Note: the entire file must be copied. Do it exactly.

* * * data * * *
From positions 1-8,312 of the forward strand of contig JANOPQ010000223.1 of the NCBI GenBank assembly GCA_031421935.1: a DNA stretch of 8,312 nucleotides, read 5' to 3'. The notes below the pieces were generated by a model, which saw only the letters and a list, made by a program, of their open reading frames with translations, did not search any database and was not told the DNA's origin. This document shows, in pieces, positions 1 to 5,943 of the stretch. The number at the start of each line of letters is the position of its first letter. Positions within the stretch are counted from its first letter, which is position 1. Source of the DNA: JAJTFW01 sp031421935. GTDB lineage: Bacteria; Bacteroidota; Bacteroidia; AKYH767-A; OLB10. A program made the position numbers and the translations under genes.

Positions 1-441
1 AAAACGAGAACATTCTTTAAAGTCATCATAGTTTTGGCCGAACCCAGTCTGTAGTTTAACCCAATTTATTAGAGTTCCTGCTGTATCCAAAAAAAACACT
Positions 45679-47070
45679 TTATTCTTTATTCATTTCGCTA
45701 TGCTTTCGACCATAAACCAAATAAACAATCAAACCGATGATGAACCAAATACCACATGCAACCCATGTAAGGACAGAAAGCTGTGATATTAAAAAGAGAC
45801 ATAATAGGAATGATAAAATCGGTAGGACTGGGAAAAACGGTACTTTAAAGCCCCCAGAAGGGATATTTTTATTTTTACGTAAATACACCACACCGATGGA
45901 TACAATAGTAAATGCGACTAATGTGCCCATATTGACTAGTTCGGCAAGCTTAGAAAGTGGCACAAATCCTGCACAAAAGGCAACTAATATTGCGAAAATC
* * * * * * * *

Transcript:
From positions 1-8,312 of the forward strand of contig JANOPQ010000223.1 of the NCBI GenBank assembly GCA_031421935.1: a DNA stretch of 8,312 nucleotides, read 5' to 3'. The notes below the pieces were generated by a model, which saw only the letters and a list, made by a program, of their open reading frames with translations, did not search any database and was not told the DNA's origin. This document shows, in pieces, positions 1 to 5,943 of the stretch. The number at the start of each line of letters is the position of its first letter. Positions within the stretch are counted from its first letter, which is position 1. Source of the DNA: JAJTFW01 sp031421935. GTDB lineage: Bacteria; Bacteroidota; Bacteroidia; AKYH767-A; OLB10. A program made the position numbers and the translations under genes.

Positions 1-441
1 AAAACGAGAACATTCTTTAAAGTCATCATAGTTTTGGCCGAACCCAGTCTGTAGTTTAACCCAATTTATTAGAGTTCCTGCTGTATCCAAAAAAAACACT
Positions 45679-47070
45679 TTATTCTTTATTCATTTCGCTA
45701 TGCTTTCGACCATAAACCAAATAAACAATCAAACCGATGATGAACCAAATACCACATGCAACCCATGTAAGGACAGAAAGCTGTGATATTAAAAAGAGAC
45801 ATAATAGGAATGATAAAATCGGTAGGACTGGGAAAAACGGTACTTTAAAGCCCCCAGAAGGGATATTTTTATTTTTACGTAAATACACCACACCGATGGA
45901 TACAATAGTAAATGCGACTAATGTGCCCATATTGACTAGTTCGGCAAGCTTAGAAAGTGGCACAAATCCTGCACAAAAGGCAACTAATATTGCGAAAATC